IDBS said this week that it is partnering with UK research hospital King's Health Partners on a nine-year project that aims to use patients' genomic and clinical profiles to develop individualized cancer therapies.
As part of the partnership, IDBS has implemented a translational medicine-informatics platform at KHP's Integrated Cancer Center called the Oncology Research Information System, or ORIS.
The platform, which integrates genomic and clinical data from about 6,000 patients, is expected to enable clinical researchers to explore how these factors affect health outcomes and suggest the most effective therapies.
In a statement, Peter Parker, who heads the cancer studies division at KHP, said the consortium selected IDBS for the project because the company "demonstrated a unique understanding of the complexities of translational medicine, core software provision, and solution integration" required for the program.
KHP comprises King's College London and three National Health Science Foundation Trusts: Guy’s and St Thomas’, King’s College Hospital, and South London and Maudsley.
ORIS is expected to help improve cancer treatments by enabling users to share information about patient outcomes and by providing a single searchable hub for clinical, diagnostic, pathological, sample, research, and genomics information integrated from multiple sources. IDBS also expects the platform to lead to partnerships with biopharma and diagnostics companies looking to create more targeted tests and treatments.
The partnership extends IDBS' presence in the translational-informatics field, which it has identified as a growth area for its suite of InforSense workflow and data-mining tools.
Last year, the company signed an agreement with the UK's Barts and the London NIHR Cardiovascular Biomedical Research Unit to use the InforSense suite to study the effects of genes on cardiovascular disease, and to examine the impact of genomic variations on disease treatment (BI 7/2/2010).
The InforSense software also supports translational research projects at the Dana Farber Cancer Institute, the Windber Research Institute, and the Erasmus Medical Center (BI 4/21/2008).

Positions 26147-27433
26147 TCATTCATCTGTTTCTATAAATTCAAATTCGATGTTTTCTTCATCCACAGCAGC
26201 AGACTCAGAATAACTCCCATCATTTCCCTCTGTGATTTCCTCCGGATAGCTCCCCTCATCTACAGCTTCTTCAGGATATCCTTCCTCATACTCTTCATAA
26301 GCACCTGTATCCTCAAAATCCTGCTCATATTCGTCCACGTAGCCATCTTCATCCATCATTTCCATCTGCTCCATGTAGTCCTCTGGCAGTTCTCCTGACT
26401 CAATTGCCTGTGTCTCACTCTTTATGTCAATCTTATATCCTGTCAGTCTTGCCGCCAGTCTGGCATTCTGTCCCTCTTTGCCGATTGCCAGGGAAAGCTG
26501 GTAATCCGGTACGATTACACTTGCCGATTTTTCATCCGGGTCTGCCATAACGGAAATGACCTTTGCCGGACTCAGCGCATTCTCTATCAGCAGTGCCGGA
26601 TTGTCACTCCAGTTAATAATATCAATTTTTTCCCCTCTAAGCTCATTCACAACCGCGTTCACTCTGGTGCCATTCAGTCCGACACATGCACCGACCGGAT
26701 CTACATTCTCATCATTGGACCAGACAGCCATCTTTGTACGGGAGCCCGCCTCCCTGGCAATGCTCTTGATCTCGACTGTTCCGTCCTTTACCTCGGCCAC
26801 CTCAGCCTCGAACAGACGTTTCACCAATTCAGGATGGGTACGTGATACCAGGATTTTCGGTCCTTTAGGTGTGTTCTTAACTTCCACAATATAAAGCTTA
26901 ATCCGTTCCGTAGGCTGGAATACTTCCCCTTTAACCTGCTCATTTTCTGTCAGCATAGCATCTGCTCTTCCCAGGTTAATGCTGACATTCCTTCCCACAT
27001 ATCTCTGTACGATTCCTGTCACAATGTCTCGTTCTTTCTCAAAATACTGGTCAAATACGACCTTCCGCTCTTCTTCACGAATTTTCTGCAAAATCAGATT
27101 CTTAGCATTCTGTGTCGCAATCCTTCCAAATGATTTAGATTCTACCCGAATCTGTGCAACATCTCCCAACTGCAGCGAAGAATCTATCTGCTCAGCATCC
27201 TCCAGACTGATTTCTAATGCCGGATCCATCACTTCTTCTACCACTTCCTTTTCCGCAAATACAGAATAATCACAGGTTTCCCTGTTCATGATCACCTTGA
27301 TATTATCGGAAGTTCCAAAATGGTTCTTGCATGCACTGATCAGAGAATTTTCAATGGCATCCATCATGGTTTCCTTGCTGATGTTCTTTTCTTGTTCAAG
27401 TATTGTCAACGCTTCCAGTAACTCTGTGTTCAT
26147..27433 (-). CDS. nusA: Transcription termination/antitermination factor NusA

In a statement announcing its financial results for full-year 2010, IDBS said that it is increasingly using the InforSense tools to provide "enabling technologies for hospitals, clinics, and researchers seeking to accelerate the provision of personalized medicine and diagnostics" across the Europe and the US.
The company added that this activity "started to contribute to revenues in the second half of 2010 and is expected to be a major future growth driver for the healthcare business."
The privately held firm reported that 2010 revenues increased 27 percent to $46.2 million from $36.4 million in 2009, but did not break out revenues for its different divisions.
Paul Denny-Gouldson, IDBS vice president of translational medicine, told BioInform this week that in addition to IDBS's core technology, ORIS incorporates technologies from its partners, specifically Oracle, Quantix, and Orion Health.
He explained that at its base, ORIS has a data-integration layer using a system provided by Orion Health that includes HL7 messaging capabilities that enable the platform to receive patient data from transactional and real-time systems.
Past the data-integration layer is an optional "pseudonymization" step that removes identifying patient information, replacing it with a unique identifier that can be used to de-anonymize the data if necessary, for example to contact patients for clinical trials.
The data then passes into Oracle Health Transaction Base — a clinical repository — which stores the data "in a structured fashion," Denny-Gouldson said. The repository also stores -omics data, sample information, and other types of clinical research data.
A built-in disease-ontology service normalizes the patient data and a business rules engine allows users to perform quality checks and score data.
On the front end, clinicians and clinical researchers have access to a patient cohort-stratification and -analytics tool that allows users to stratify patients using several attributes — which could be phenotypic or genotypic — with just a few mouse clicks, Denny-Gouldson said.
The platform also incorporates the functionality of several statistical programs such as SAS and R, which enable researchers to run statistical analyses on patient cohorts, such as survival analysis or ANOVA or T-tests.
On the -omics side, users have access to a set of tools to analyze copy number variants, SNP data from next-gen sequencing platforms, and array-based technologies, among others. These capabilities enable clinicians to stratify patients based on genomic, proteomic, or metabolomic markers, and also offer a way to capture and store the results of their analyses.
As a first step, KHP will use the platform to tackle breast cancer before moving on to other cancer types, cardiovascular disease, and diabetes, among other ailments.
Furthermore, IDBS plans to market the platform to clinics and other research institutions.
Representatives from King's Health Partners could not be reached for comment in time for this article.
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